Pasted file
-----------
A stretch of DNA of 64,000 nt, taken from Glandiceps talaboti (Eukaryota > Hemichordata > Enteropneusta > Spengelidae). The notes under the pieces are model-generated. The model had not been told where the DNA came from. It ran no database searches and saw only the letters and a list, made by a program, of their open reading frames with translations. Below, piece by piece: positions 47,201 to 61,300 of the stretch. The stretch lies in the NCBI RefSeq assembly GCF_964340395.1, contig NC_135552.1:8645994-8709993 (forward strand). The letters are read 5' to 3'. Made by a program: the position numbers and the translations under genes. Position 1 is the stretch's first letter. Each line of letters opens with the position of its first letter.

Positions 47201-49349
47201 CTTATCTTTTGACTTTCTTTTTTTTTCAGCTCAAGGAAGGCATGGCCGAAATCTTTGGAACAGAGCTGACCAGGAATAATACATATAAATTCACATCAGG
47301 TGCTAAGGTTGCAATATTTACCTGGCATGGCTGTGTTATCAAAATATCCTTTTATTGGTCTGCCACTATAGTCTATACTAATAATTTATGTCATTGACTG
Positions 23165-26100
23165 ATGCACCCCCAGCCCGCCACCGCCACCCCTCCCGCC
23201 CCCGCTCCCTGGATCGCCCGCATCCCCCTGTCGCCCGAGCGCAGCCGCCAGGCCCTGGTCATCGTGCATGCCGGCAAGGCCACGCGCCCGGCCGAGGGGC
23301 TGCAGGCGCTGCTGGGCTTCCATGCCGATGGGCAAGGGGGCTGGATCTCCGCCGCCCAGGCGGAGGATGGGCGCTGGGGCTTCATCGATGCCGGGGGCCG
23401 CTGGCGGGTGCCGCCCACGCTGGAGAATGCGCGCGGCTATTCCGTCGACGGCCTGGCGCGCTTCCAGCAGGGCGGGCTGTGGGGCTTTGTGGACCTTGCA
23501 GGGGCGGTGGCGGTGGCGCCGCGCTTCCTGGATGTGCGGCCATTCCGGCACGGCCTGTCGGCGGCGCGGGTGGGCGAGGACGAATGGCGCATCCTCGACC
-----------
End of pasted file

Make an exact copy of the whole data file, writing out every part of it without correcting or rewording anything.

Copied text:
A stretch of DNA of 64,000 nt, taken from Glandiceps talaboti (Eukaryota > Hemichordata > Enteropneusta > Spengelidae). The notes under the pieces are model-generated. The model had not been told where the DNA came from. It ran no database searches and saw only the letters and a list, made by a program, of their open reading frames with translations. Below, piece by piece: positions 47,201 to 61,300 of the stretch. The stretch lies in the NCBI RefSeq assembly GCF_964340395.1, contig NC_135552.1:8645994-8709993 (forward strand). The letters are read 5' to 3'. Made by a program: the position numbers and the translations under genes. Position 1 is the stretch's first letter. Each line of letters opens with the position of its first letter.

Positions 47201-49349
47201 CTTATCTTTTGACTTTCTTTTTTTTTCAGCTCAAGGAAGGCATGGCCGAAATCTTTGGAACAGAGCTGACCAGGAATAATACATATAAATTCACATCAGG
47301 TGCTAAGGTTGCAATATTTACCTGGCATGGCTGTGTTATCAAAATATCCTTTTATTGGTCTGCCACTATAGTCTATACTAATAATTTATGTCATTGACTG
Positions 23165-26100
23165 ATGCACCCCCAGCCCGCCACCGCCACCCCTCCCGCC
23201 CCCGCTCCCTGGATCGCCCGCATCCCCCTGTCGCCCGAGCGCAGCCGCCAGGCCCTGGTCATCGTGCATGCCGGCAAGGCCACGCGCCCGGCCGAGGGGC
23301 TGCAGGCGCTGCTGGGCTTCCATGCCGATGGGCAAGGGGGCTGGATCTCCGCCGCCCAGGCGGAGGATGGGCGCTGGGGCTTCATCGATGCCGGGGGCCG
23401 CTGGCGGGTGCCGCCCACGCTGGAGAATGCGCGCGGCTATTCCGTCGACGGCCTGGCGCGCTTCCAGCAGGGCGGGCTGTGGGGCTTTGTGGACCTTGCA
23501 GGGGCGGTGGCGGTGGCGCCGCGCTTCCTGGATGTGCGGCCATTCCGGCACGGCCTGTCGGCGGCGCGGGTGGGCGAGGACGAATGGCGCATCCTCGACC